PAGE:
A series of fruitless dealings and petty frustrations followed.

When Family Court's Mitchell-Rankin explained that the court's files were not automated, the attorneys volunteered the services of law students. The judge rebuffed them, citing crowded courthouse work areas and worries that the volunteers would breach confidentiality rules.

As efforts stalled, Harris interceded.

Mitchell-Rankin stood him up once without explanation, he said. Then she said it would take 168 hours of overtime to review the 760 files and explained that Superior Court--which has an annual budget of $121 million--could not afford the $2,675 cost. Harris, declining to underwrite the expense, said the volunteer law student idea "seemed eminently feasible."

Mitchell-Rankin promised to confer with Chief Judge Hamilton and report back. She never did. Harris then spoke with Hamilton, who said he was aware of the issue and would contact Harris within a few days. Hamilton never got back in touch.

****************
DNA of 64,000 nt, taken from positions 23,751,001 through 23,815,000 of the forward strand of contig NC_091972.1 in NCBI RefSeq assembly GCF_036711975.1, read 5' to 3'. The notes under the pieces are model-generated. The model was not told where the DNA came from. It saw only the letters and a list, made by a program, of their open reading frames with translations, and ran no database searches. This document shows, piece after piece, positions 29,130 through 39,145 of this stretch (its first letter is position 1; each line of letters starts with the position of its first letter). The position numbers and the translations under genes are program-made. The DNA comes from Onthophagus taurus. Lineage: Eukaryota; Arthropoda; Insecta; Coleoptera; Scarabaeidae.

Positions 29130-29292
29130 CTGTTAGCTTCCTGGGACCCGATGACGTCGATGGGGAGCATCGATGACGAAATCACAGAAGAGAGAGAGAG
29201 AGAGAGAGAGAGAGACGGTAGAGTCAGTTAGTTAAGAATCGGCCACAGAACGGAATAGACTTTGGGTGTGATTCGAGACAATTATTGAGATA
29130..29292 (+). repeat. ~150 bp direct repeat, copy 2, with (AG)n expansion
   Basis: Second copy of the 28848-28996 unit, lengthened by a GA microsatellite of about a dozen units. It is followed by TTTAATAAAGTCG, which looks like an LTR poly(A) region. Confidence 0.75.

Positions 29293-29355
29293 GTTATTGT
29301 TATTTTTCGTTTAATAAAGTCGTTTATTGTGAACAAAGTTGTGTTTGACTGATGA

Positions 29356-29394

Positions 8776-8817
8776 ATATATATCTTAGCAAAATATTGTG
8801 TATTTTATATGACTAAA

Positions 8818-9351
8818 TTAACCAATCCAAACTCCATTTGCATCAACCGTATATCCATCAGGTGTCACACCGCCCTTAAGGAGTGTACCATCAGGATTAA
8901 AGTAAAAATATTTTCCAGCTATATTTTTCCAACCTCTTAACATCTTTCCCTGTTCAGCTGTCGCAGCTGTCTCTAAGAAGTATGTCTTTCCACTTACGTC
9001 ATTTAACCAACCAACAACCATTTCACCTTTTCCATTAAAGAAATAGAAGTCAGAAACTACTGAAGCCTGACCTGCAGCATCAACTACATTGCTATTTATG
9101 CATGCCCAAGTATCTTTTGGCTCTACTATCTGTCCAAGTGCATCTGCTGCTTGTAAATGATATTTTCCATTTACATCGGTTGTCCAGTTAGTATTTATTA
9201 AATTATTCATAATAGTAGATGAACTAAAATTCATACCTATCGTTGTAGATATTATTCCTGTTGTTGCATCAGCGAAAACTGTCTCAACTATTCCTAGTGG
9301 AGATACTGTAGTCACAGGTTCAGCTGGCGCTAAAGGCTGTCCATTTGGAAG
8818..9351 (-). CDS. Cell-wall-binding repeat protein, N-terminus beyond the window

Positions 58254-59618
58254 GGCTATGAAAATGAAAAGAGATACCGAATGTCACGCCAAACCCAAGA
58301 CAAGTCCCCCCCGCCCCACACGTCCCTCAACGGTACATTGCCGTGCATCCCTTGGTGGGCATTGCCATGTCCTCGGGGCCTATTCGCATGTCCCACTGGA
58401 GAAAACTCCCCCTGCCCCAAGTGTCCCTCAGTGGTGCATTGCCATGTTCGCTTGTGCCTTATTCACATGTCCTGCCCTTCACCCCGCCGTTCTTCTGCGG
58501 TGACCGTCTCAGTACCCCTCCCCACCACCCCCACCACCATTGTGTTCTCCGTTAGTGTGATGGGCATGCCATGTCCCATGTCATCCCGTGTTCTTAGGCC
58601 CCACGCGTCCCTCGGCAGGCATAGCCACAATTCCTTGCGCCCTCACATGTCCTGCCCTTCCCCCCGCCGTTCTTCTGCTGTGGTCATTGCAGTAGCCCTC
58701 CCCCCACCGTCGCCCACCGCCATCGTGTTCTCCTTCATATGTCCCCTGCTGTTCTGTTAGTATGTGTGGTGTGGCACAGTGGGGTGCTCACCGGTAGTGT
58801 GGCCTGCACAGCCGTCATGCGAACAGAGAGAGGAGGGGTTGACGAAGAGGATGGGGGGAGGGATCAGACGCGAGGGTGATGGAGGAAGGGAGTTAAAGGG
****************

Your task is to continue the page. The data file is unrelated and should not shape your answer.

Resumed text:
When Forest Haven class-action attorneys sought to review the files one by one, Superior Court officials denied them access, contending that only the individual attorneys--whose very names the lawyers were seeking--could review the material. Harris called the court's policy "wholly illogical."

On Aug. 20, Harris expressed his "acute disappointment" and ordered Superior Court to make the files available. He called the history of the dispute "rather remarkable."

"To me, this is like a non-issue," Mitchell-Rankin countered in an interview yesterday. "We've never been obstreperous. We've said from the very beginning that we're prepared to provide the information. Hopefully, with one more day of overtime, we will be completed."

Court oversight of the District's retarded wards was not meant to depend so heavily on lawyers. Under city law, Superior Court was supposed to appoint for each ward a "certified personal advocate": a trained volunteer to visit the ward in the group home and day program and convey his or her needs and concerns to court authorities. But fewer than 25 percent of the city's wards have an advocate today.